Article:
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Whole House Air Filter: All You Need To Know

Air filters exist in a huge variety of sizes, but you'll sometimes find that it's challenging to find the exact one you need in a store. Air filters for the home are very common obviously, but how do I really measure the correct size? And what's the exact MERV grade that my system requires to perform at it's best and most efficiently? So, here's basically everything you need to know about whole-house air filters and selecting the right replacement filters.

Why Do You Need Such a Big Air Filter?

The home air filter is perhaps the least standardized product in the world. That's why nobody can find their size at the hardware store, and that's why we offer such a vast array of different sizes.

Whole-house air filters are one type that can be particularly difficult to locate at local stores, as they are quite different from the usual one-inch filters. You may have heard them called whole-house air purifiers. HVAC systems include air purifiers, but they are not part of them. However, the air filters are part of your system and are not optional. 

By definition, the concept is defined by the need for only one filter per household. It's the most common setup, but sometimes it doesn't hold true in practice. Your whole house filter requirements depend on how your HVAC system is configured, which could differ from one system to another.

When you install Whole House Air Filter, air handler units (AHU) regulate and circulate air. Basically, it controls your air. Some houses may have multiple air handlers to regulate the temperature in different areas separately based on the house's size. 

Whole-house systems can be installed if you have ductwork and a forced-air system.

What Do Whole House Air Filters Look Like?

A whole house filter is defined as a filter with a thickness of three inches or more. The most commonly available thicknesses are four and five inches, but three- and six-inch options are also available. They are similar to common one-inch pleated filters but have one difference. Compared to one-inch filters, whole-house filters have a much larger surface area due to the deep-v pleats that fill their nearly half-foot thick frame.  

In general, the "nominal size" of an air filter is the rounded size, based on how each dimension is rounded up or down. There is a standard undercut on one-inch filters, which means that all one-inch filters measure ¼" to ½" shorter than their nominal size, but there is no standard undercut on whole house filters. This means that two 25x20x5 filters from different manufacturers may have completely different sizes. Make sure you know the exact size you need, or you may end up with a whole house filter that doesn't fit.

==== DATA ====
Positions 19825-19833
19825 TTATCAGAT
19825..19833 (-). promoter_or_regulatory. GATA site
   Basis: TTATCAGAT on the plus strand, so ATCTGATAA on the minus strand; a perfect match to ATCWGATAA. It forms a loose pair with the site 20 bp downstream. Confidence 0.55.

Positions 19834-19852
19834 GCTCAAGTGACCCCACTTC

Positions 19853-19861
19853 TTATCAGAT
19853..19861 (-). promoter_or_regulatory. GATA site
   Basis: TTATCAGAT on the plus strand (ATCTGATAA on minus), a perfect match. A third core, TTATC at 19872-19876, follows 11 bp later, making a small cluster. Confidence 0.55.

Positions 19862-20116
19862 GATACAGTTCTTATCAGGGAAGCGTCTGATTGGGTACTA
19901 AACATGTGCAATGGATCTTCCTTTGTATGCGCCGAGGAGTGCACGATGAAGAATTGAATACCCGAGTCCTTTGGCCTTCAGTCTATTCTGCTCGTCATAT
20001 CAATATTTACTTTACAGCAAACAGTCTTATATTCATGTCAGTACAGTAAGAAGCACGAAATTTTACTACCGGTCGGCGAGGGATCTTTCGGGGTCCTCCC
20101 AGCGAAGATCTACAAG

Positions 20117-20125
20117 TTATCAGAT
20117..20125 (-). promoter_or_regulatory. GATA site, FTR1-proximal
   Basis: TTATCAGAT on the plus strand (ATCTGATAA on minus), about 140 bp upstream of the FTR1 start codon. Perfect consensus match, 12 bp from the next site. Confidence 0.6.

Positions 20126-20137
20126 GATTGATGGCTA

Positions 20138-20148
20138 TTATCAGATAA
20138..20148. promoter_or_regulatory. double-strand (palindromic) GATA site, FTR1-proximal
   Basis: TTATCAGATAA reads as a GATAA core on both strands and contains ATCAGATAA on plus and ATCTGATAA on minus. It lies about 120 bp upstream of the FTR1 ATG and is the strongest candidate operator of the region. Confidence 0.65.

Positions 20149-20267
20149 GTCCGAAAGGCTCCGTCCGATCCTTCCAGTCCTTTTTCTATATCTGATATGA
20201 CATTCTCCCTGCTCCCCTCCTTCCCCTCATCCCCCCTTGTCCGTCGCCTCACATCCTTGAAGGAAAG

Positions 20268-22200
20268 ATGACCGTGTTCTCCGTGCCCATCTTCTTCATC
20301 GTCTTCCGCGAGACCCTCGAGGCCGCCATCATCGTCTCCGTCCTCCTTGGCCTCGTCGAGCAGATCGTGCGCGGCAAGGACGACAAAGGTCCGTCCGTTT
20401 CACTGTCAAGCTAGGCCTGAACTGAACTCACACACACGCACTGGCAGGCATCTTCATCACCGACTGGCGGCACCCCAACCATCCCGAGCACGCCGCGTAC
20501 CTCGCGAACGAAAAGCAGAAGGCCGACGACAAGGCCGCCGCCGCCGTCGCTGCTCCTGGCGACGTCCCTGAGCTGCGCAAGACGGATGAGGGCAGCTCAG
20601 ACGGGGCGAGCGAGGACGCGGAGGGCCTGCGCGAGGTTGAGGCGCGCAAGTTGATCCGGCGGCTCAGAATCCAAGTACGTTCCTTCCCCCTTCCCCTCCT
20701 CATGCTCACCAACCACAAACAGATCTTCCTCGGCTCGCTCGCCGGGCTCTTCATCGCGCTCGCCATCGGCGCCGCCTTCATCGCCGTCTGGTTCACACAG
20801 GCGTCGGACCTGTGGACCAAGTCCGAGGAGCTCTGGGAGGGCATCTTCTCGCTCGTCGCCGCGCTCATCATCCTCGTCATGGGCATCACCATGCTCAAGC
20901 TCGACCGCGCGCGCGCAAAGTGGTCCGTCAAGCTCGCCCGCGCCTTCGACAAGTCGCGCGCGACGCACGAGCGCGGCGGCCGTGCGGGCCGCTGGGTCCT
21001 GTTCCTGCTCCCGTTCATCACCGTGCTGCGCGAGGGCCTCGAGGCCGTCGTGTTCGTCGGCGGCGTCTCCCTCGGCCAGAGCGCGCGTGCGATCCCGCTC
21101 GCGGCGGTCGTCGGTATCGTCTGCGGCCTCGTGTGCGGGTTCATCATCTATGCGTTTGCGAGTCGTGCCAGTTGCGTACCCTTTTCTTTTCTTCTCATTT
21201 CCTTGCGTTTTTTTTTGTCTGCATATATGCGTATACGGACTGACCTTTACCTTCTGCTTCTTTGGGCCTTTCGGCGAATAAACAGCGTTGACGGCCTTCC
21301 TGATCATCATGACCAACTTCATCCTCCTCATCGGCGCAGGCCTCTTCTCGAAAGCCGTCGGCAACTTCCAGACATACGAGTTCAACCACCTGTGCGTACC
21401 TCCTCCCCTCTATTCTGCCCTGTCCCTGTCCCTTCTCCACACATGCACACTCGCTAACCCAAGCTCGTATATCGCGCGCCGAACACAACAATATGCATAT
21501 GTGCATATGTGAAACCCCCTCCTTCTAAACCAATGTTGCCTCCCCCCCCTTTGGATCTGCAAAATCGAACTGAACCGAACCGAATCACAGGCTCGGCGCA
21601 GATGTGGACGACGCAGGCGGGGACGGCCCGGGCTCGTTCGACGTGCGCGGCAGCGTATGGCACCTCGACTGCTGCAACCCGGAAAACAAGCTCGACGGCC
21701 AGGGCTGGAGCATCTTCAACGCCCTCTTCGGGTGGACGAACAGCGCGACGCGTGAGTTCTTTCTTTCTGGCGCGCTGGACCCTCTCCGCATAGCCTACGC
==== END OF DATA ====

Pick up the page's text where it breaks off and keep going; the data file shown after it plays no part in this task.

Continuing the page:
What Makes a Whole House Air Filter So Different? 

A whole house filter and a regular one-inch filter differ primarily in their longevity, in addition to their appearance. Unlike personal filters, a whole house filter does not require constant replacement due to its massive surface area. Often times the manufacturers recommend replacements every six months instead of every three, and sometimes, even once a year is sufficient. 

In order to determine how often your filter needs to be replaced, you need to consider what factors may influence the quality of your air. What is a replacement frequency for the living situation without pets? Six months should be enough. Do you have a lot of pets and live in a polluted area? It might need to be changed more frequently, like every three to four months. 

Is a Whole House Filter More Expensive?

Indeed. On average, a whole house filter costs between $25 and $35, and some go as high as $40. They cost more than one-inch air filters, but they also need to be changed less frequently and sometimes only one at a time. Despite the fact that whole-house air filters may cost more than smaller ones, you may spend less on air filters per year (depending on your house).  

Where Can You Fit the Whole House Filter? 

Unlike other air filters, a whole house filter does not fit in your wall. Air filters are put into the ductwork directly in front of the HVAC system. There are several filter varieties that fit into the housing before being installed, while others are inserted directly into a slot in the duct.

Although a whole house filter sounds wonderful, you might not actually require one. If your home uses whole house air filters, then you can use them. In the event your home doesn't already have the system installed, you will obviously need to install a new one or upgrade your existing one. Prior to deciding to upgrade your system, you'll need to consider the installation and upgrade costs.

Need Personal Assistance While Choosing a Whole House Filter? 

Us Home Filter provides air conditioning and heating filters to customers throughout the United States. So, once you decide you want to install a whole house filter, you might get confused on the sizes, brands, and much more. In such cases, our experts can help you. You can call us at 1-855-435-9600 or contact us online today! With us, you'll receive high-quality filters, a large assortment to meet your needs, reasonable prices, and FREE SHIPPING for purchases within the contiguous United States. So, get in touch now!

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